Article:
Photo by: Purwo Kuncoro

Virtual Summer Travel Series: Egypt and Mongolia

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Egypt’s Fayum desert, the site of important fossil discoveries that have shed light on the earliest stages of primate evolution.

You’re invited to join The Leakey Foundation’s virtual Summer Travel Series and explore fascinating research sites with Leakey Foundation scientists as your guides.

This virtual travel series is a fundraiser for The Leakey Foundation’s Baldwin Fellowship program which provides scholarships to students from countries with limited opportunities for advanced degrees in subjects related to human evolution. Support a good cause while you learn from top experts, tour places the public will never get to visit, and “Zoom” to the far corners of the world from the comfort of your own home.

The first tour in the 2022 Summer Travel Series explored the Republic of Georgia and the prehistoric site of Dmanisi where researchers uncovered the earliest known evidence of ancient hominin migration from Africa.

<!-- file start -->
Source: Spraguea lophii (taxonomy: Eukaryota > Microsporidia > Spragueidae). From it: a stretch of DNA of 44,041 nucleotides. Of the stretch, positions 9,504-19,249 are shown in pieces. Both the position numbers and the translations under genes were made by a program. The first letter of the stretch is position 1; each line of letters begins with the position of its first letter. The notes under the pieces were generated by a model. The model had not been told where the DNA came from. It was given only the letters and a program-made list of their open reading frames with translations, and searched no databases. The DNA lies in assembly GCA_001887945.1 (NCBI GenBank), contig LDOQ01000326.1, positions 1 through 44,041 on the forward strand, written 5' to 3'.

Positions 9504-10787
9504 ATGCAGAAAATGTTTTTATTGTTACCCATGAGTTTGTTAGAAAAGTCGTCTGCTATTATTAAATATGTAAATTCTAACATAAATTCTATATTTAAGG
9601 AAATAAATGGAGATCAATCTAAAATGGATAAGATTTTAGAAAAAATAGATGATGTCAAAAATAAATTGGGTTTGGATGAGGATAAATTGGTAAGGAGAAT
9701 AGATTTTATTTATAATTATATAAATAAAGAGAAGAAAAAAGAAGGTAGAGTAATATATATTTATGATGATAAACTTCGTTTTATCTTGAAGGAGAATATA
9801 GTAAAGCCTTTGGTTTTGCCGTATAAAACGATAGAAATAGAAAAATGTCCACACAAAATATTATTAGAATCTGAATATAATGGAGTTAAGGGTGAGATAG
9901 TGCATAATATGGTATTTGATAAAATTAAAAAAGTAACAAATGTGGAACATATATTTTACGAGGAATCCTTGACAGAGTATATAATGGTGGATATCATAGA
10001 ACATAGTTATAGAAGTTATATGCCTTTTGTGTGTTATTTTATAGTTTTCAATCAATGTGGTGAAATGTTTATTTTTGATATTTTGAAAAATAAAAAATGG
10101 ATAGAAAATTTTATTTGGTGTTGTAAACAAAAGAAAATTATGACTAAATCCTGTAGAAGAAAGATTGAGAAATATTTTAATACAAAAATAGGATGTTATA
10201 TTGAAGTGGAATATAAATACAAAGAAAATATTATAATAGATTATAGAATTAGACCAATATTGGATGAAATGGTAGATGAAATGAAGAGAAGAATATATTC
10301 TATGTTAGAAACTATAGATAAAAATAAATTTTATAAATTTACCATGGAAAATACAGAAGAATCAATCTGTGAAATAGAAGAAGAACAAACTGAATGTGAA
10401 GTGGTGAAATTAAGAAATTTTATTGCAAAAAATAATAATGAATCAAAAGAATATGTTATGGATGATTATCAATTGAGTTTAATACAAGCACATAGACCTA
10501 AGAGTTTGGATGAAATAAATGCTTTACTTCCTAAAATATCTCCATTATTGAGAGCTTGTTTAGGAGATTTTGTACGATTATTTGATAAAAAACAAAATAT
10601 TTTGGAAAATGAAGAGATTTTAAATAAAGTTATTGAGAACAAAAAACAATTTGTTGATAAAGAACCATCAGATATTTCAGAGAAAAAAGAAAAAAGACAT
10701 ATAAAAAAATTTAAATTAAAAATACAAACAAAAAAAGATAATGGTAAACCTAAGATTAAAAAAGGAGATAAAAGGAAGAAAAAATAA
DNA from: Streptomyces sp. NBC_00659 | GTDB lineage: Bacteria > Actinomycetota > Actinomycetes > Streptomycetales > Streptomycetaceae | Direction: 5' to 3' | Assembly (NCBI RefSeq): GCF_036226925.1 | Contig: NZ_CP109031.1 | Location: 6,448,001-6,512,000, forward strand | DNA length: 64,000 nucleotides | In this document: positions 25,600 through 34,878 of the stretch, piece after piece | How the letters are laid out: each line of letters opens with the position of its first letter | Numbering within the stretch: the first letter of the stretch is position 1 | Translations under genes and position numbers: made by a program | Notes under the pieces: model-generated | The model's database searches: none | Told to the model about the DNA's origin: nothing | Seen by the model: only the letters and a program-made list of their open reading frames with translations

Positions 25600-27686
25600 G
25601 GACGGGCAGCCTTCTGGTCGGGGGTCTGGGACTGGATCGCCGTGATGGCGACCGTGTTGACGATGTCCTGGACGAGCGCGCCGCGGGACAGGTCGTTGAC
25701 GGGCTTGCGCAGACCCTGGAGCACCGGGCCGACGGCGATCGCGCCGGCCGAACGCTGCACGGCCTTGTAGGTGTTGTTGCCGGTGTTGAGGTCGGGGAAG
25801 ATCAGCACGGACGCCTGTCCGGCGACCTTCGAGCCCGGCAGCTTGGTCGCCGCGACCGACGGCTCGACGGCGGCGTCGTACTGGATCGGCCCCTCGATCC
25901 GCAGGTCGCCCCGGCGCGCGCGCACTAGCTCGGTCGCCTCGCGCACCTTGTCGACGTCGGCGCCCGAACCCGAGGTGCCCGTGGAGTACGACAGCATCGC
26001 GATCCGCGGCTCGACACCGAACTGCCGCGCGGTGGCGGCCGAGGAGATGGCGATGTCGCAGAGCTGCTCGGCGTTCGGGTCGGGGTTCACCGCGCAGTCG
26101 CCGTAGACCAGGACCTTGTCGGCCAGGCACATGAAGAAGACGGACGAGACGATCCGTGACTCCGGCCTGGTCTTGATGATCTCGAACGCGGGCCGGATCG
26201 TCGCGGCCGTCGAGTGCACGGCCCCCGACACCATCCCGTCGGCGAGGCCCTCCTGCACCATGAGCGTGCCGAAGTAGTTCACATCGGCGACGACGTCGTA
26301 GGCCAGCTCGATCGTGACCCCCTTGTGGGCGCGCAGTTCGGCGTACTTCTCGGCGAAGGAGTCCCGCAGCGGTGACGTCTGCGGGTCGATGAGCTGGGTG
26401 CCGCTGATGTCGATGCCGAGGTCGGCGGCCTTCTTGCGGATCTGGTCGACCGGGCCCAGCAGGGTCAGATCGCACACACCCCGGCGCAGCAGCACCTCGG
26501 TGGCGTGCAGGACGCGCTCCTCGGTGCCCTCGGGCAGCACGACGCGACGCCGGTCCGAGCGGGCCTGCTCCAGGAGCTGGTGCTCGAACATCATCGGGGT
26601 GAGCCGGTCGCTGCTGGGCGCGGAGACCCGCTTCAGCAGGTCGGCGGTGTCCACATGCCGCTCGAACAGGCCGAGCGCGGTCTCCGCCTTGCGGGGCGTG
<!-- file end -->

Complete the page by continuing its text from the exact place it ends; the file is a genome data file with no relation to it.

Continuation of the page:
On July 16, the Summer Travel Series visits the wind-swept desert of the Fayum Depression in northern Egypt with Leakey Foundation Baldwin Fellow Dr. Hesham Sallam and Dr. Erik Seiffert. No other region in the world has contributed more to our understanding of the origin of monkeys and the earliest stages in the evolution of our own group, the catarrhines, which ultimately gave rise to African and Asian monkeys, apes, and humans.

Travelers will be invited into the field camp at the spectacular BQ-2 site – the oldest primate-bearing site in the Fayum region – where you will see newly unearthed fossils and learn about the evidence for the origin of monkey-like primates in Africa.

Researchers from the PaleoMongolia team excavating at Tsagaan Agui in the Altai Mountains of Southern Mongolia. Image: PaleoMongolia

On August 10, be among the first to explore the only known stratified Ice Age archaeological site in the Gobi Desert and have the rare opportunity to see unpublished evidence of Mongolia’s first inhabitants and the world in which they lived.

Dr. Arina Khatsenovich and Dr. John Olsen will lead this virtual tour of their ongoing explorations of the Gobi Desert. They will focus on archaeological investigations of Tsagaan Agui (White Cave) where stone and bone artifacts and the fossils of extinct and living animals document complex patterns of human-environment and human-animal interactions. 

Reserve your space now for the next two virtual tours. Your donation to benefit the Baldwin Fellows program will be quadruple-matched!

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